WHERE ARE YOU?” the voice asked over the phone. “Okay, I’ll be there in five minutes. I’m wearing red shoes.”

Moments later, Jacob Appelbaum, WikiLeaks’ most infamous volunteer, appeared in the doorway of a Capitol Hill coffee shop he begged us not to name, scarlet Converse on his feet. This summer, the Seattle-based software developer and moonlighting WikiLeaks volunteer made international headlines when he was detained at the Newark airport for his alleged involvement with the organization notorious for disclosing over 90,000 classified Afghan war files. Appelbaum is a developer for the Tor project, which provides WikiLeaks with custom software that allows those who post on the site to do so anonymously and in a way that has made it impossible for authorities to track where the poster is located.

WikiLeaks has been denounced as a “criminal organization.” But is it? “The most interesting thing is to what extent WikiLeaks is guilty of any crimes,” says Richard LeBlanc, chair of computer science and software engineering at Seattle University. “The nature of the Internet is there is no one in charge, and that makes it very difficult to constrain what can be done on it.” And as far as those 90,000 documents, LeBlanc says there is no legal way the government can force WikiLeaks to take them down.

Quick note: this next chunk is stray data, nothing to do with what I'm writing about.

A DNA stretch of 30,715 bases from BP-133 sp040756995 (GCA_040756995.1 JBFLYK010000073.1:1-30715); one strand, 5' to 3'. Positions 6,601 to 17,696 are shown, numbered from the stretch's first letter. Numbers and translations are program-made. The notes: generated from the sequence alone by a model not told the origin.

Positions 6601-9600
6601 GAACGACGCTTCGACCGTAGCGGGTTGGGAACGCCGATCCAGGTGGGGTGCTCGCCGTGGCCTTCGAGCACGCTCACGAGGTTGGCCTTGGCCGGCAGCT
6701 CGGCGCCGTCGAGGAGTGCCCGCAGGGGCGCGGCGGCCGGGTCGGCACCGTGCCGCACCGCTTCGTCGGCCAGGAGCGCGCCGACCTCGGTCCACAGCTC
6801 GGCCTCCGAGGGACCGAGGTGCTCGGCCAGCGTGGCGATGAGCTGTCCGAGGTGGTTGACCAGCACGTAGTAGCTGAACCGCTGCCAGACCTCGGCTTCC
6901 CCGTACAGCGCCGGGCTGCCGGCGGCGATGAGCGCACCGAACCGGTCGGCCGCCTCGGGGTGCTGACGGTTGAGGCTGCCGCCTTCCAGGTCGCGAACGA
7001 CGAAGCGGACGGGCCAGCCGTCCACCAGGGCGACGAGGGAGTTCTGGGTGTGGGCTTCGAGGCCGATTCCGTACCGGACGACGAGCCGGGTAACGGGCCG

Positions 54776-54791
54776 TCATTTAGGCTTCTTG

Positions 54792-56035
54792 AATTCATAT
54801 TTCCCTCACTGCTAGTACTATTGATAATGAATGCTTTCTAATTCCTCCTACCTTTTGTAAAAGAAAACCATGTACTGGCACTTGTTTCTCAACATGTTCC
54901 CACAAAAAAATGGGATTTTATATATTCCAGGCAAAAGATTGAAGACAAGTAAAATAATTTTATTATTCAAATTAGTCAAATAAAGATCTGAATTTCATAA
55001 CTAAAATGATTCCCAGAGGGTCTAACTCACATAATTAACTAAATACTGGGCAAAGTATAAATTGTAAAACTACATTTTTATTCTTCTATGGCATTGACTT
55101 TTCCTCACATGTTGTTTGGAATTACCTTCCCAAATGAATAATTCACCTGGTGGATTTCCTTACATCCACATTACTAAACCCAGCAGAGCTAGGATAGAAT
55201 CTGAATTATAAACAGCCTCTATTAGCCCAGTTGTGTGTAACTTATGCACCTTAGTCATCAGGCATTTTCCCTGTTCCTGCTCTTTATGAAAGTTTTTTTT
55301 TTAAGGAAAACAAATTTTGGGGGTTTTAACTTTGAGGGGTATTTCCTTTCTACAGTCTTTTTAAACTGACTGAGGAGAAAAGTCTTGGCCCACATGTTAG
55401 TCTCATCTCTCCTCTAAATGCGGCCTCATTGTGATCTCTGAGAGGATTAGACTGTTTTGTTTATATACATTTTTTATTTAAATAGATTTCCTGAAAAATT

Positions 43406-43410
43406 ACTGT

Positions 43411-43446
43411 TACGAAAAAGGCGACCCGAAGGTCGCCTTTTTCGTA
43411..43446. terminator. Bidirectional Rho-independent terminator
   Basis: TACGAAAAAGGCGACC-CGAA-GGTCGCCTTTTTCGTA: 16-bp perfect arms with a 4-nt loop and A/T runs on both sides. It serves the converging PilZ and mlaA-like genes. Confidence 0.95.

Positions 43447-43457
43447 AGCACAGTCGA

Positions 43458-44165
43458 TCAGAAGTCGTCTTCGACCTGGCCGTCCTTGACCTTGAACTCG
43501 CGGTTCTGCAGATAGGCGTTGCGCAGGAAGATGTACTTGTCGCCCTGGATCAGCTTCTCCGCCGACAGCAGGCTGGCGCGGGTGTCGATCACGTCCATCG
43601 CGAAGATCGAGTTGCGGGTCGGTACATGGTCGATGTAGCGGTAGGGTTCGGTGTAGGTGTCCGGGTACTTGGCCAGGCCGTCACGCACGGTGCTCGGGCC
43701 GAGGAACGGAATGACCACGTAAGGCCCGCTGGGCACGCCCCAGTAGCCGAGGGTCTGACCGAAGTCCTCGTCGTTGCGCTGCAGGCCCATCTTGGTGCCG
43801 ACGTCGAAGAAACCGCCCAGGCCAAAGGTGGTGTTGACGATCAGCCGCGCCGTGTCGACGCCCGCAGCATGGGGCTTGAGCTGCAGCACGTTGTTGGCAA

Still, Appelbaum is unofficially on the lam. He takes measures to make it difficult for strangers to find him, yet he did return our phone call. And, after a bit of cajoling, he agreed to meet. No, he will not comment on WikiLeaks or its founder Julian Assange. No, the conversation cannot be recorded. But yes, he would love to talk about cybercrime.

He sighed a lot, his black-framed glasses slipping down his nose. “The idea of cybercrime is bogus,” he said. It’s what one does with that technology that matters, he said. “People want to make an example of computer hackers. They’re the other. They’re cybercriminals. The Internet creates a moral panic in people who don’t understand it.”

The real problem, Appelbaum told us, is policymakers who have no background in technology. “We should have people who are respected computer scientists making policy. There needs to be a rational dialogue.” As for whether he thinks there will be a crackdown on cybercrime, Appelbaum shrugged. “People will prosecute, but it won’t make a difference.”

The definition and legal implications of cybercrime may be unclear. That did not, however, keep Appelbaum from getting “the best lawyers out there.”

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